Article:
Fantasy Bitcoin Stock Market Sand Hill Fined $20K By SEC

Stan Higgins
Jun 17, 2015 at 18:51 UTC
Updated Jun 18, 2015 at 13:42 UTC
news

UPDATE (17th June 20:00 BST): This report has been updated with a response to the SEC settlement from Sand Hill creator Gerrit Hall.


sand hillThe US Securities and Exchange Commission (SEC) has settled with Sand Hill Exchange, an experimental stock market that used bitcoin.

Sand Hill, a Boost VC graduate that began operating late last year, agreed to pay a $20,000 settlement for alleged violations of US securities law, according to an SEC release.

The founders of the site, the statement claims, did not admit to or deny the allegations but agreed to the SEC’s cease-and-desist order.

Sand Hill had pitched itself as an experiment, allowing investors to purchase synthetic shares in unlisted Silicon Valley companies, akin to a fantasy sports version of the stock market.

The agency said in its settlement announcement:

“An SEC investigation found that Silicon Valley-based Sand Hill Exchange was offering and selling security-based swaps contracts to retail investors outside the regulatory framework of a national securities exchange and without the required registration statements in effect.”

News that the site was under investigation surfaced earlier this month, when Sand Hill published a now-redacted blog post that outlined how the site had faced inquiries from the federal agency in April.

According to its main page, all money deposited by users has since been refunded.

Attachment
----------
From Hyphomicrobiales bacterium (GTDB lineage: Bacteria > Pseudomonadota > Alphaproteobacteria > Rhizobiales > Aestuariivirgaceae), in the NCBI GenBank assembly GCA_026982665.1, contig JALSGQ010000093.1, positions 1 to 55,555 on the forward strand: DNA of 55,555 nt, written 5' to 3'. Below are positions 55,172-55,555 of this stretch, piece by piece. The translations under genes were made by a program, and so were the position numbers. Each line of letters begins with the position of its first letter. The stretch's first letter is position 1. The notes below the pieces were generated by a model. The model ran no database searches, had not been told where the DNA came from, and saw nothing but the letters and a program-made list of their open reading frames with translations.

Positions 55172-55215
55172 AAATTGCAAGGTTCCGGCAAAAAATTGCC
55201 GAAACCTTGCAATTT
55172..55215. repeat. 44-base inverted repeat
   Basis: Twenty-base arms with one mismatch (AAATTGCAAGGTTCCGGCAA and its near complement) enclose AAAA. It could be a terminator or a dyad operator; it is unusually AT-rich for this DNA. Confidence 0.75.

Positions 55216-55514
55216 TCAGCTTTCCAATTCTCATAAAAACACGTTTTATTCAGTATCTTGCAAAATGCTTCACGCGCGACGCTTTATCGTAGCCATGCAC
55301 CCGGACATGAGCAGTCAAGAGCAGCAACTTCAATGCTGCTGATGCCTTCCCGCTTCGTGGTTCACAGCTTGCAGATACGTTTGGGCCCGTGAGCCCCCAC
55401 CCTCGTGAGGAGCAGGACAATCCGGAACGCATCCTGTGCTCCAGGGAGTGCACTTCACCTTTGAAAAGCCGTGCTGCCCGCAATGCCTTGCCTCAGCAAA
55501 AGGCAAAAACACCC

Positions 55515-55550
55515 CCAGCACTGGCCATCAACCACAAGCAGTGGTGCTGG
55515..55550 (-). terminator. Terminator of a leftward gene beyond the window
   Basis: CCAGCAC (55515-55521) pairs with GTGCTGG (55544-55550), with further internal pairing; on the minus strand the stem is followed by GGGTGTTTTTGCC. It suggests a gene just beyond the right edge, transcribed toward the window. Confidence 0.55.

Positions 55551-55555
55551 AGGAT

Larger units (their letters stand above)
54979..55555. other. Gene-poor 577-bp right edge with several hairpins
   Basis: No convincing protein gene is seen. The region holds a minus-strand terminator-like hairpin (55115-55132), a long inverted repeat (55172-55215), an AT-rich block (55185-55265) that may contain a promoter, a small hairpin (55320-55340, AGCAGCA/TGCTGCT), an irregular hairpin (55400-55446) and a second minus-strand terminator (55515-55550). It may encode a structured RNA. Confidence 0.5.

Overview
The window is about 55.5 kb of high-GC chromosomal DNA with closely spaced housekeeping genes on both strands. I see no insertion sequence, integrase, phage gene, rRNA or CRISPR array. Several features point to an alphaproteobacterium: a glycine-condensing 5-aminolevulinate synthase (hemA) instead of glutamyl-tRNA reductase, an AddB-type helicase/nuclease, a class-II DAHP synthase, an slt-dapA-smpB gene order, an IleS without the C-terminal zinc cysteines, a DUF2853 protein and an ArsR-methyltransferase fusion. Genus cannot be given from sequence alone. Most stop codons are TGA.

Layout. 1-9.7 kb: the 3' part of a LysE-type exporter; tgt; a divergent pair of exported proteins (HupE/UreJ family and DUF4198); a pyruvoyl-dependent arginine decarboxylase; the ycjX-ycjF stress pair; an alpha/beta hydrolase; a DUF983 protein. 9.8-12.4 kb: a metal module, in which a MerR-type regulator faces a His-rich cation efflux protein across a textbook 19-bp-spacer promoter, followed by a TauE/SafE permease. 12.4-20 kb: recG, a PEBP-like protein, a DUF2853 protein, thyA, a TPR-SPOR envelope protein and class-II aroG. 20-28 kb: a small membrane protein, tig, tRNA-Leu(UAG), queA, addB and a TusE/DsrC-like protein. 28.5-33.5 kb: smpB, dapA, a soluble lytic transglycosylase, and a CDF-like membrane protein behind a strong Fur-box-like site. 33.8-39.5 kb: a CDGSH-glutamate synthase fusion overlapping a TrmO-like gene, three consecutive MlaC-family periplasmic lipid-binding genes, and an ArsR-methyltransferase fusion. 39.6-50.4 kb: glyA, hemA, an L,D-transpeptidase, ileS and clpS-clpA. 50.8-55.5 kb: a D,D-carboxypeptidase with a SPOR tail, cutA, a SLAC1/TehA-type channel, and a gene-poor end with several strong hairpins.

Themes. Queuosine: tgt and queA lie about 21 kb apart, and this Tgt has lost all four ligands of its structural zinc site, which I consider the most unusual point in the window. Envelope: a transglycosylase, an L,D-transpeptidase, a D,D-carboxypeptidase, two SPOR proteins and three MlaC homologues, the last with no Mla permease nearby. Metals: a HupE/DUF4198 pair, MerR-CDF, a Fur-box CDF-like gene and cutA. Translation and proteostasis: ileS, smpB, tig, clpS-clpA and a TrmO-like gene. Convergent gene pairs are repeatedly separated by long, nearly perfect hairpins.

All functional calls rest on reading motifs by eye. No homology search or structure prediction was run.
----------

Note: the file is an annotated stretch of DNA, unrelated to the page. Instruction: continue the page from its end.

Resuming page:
SEC official Reid Muoio said in a statement that “we were able to act quickly before any losses materialized in this offering that occurred outside the proper regulatory framework.”

Sand Hill responds

In a video statement posted to the company’s blog, Sand Hill creator Gerrit Hall responded to the SEC settlement, remarking that “I personally accept all responsibility for any and all wrongdoing throughout the entirety of Sand Hill Exchange.”

He explained that the SEC’s involvement was sparked by a decision in March to allow users to pay using bitcoin during a private beta.

Hall explained:

“I believed the 2006 UIGEA provided a carve-out for skill-based competitions with parimutuel outcomes. The SEC found otherwise, determining this constitutes a securities-based swap. We have complied with their cease-and-desist order, terminated our beta and refunded our friends.”

Hall added that he intends to continue operating Sand Hill “without any real currency”, and called for the creation of flexible financial innovation frameworks, or “sandboxes”, echoing statements from others in the digital currency space.

Image credit: Colored ticker board via Shutterstock

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